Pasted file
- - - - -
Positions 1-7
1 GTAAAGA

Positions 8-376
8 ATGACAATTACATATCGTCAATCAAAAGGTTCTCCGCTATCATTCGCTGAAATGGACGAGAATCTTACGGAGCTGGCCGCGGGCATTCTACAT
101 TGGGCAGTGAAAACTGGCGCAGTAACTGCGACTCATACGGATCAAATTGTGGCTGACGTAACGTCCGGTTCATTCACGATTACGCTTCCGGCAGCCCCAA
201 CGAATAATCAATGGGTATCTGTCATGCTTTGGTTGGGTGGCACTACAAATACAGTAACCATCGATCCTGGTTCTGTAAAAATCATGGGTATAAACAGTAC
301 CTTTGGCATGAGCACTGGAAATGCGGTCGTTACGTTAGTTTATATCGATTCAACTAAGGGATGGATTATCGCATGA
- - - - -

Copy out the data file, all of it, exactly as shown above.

Positions 1-7
1 GTAAAGA

Positions 8-376
8 ATGACAATTACATATCGTCAATCAAAAGGTTCTCCGCTATCATTCGCTGAAATGGACGAGAATCTTACGGAGCTGGCCGCGGGCATTCTACAT
101 TGGGCAGTGAAAACTGGCGCAGTAACTGCGACTCATACGGATCAAATTGTGGCTGACGTAACGTCCGGTTCATTCACGATTACGCTTCCGGCAGCCCCAA
201 CGAATAATCAATGGGTATCTGTCATGCTTTGGTTGGGTGGCACTACAAATACAGTAACCATCGATCCTGGTTCTGTAAAAATCATGGGTATAAACAGTAC
301 CTTTGGCATGAGCACTGGAAATGCGGTCGTTACGTTAGTTTATATCGATTCAACTAAGGGATGGATTATCGCATGA